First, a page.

Docker has released Docker Enterprise Edition (DEE), a Container-as-a-Service (CaaS) platform for managing and securing Windows, Linux, and mainframe containerized applications across multiple platforms both on premises and in the cloud.
DEE provides a container management platform that unites Windows, Linux, and Mainframe apps on a single platform on the same cluster. This puts in competition with container orchestration market leader Kubernetes. Docker's program provides customizable and flexible access control for Bring Your Own (BYO) environments, support for a broad range of applications and infrastructure types, and new capabilities for creating predefined policies that unify and automate the software supply chain.
DEE is a re-branding and re-positioning of Docker's commercial platform. It combines what had been known as Docker Commercially Supported edition and Docker Datacenter platform. The first version of DEE appeared in March. Since then, Docker has released a monthly Community Edition (CE) version. Features, which prove their worth in the CE, are then released inside Dee.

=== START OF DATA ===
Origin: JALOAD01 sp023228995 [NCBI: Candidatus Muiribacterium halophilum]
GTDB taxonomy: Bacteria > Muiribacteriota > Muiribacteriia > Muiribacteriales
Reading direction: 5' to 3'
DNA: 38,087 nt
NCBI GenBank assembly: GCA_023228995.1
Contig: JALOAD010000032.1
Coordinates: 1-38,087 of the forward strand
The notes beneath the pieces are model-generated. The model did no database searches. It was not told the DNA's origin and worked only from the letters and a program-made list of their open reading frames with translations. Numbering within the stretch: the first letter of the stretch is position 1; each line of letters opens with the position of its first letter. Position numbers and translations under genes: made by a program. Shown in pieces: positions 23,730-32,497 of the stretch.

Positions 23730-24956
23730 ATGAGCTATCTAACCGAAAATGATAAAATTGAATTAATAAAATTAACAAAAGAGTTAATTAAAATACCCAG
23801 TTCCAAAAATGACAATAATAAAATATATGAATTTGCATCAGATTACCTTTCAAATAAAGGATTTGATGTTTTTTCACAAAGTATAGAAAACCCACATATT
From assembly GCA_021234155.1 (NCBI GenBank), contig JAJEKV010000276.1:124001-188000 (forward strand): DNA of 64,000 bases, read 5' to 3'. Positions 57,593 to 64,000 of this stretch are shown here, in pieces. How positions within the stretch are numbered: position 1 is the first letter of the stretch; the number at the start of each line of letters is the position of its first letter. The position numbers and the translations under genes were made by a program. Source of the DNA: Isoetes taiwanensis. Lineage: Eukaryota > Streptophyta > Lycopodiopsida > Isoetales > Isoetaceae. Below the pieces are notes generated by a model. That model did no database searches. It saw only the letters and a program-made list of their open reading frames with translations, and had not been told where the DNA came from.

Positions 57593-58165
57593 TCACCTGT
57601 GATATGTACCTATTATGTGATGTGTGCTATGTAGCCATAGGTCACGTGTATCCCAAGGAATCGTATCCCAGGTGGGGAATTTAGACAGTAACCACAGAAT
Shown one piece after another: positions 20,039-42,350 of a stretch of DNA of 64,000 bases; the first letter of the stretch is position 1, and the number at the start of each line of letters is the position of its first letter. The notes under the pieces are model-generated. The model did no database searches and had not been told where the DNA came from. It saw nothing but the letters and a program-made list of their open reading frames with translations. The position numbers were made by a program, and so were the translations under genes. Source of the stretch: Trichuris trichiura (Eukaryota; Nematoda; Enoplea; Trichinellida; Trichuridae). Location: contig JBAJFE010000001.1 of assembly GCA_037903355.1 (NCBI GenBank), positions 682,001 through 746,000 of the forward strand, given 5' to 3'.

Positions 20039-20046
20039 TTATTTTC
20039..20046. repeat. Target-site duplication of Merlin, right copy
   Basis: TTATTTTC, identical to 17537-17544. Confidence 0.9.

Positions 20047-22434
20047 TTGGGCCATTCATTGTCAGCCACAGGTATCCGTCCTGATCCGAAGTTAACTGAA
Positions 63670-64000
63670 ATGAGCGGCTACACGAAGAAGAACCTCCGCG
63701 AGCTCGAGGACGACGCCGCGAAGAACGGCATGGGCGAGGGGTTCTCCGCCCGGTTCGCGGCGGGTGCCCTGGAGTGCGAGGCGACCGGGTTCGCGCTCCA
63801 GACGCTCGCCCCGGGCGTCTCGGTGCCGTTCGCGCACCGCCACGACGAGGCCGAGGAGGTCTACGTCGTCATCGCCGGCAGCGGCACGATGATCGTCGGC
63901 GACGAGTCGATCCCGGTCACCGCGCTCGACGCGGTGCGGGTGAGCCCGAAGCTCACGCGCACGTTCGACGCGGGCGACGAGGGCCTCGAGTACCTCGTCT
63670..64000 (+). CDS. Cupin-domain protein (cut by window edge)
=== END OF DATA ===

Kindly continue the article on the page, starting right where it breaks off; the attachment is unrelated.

The new release, DEE 17.06, is built on Docker CE 17.06. It also includes several what had been Docker Datacenter features such as a private Docker registry and management interface.
DEE comes in basic, standard, and advanced tiers. Docker also launched a certification program so third parties can integrate with its framework and sell software on the Docker Store.
DEE is certified for CentOS, Red Hat Enterprise Linux (RHEL), Ubuntu, SUSE Linux Enterprise Server (SLES), Oracle Linux, and Windows Server 2016, as well as cloud providers AWS and Azure. With this release, it also runs on Linux running on IBM z Systems, LinuxONE, and Power Systems.
The technical point is to provide a single orchestration system for centralized access controls, security policies, etc., across teams and business units without requiring changes in code, processes or procedures over Linux, Windows, and mainframe architectures.
This also provides organizations with the ability to customize role-based access control (RBAC). This and defines both physical and logical boundaries for different users and teams sharing the same DEE environment.
On the business side, DEE is Docker's latest attempt to become profitable. True, Docker kick-started the container revolution, but Docker's never mastered being able to profit from containers. As Matt Asay, writer and Adobe's VP of mobile, recently wrote, Docker hasn't made the shift yet of turning "a hugely successful open-source project into a hard-headed, open-source business."
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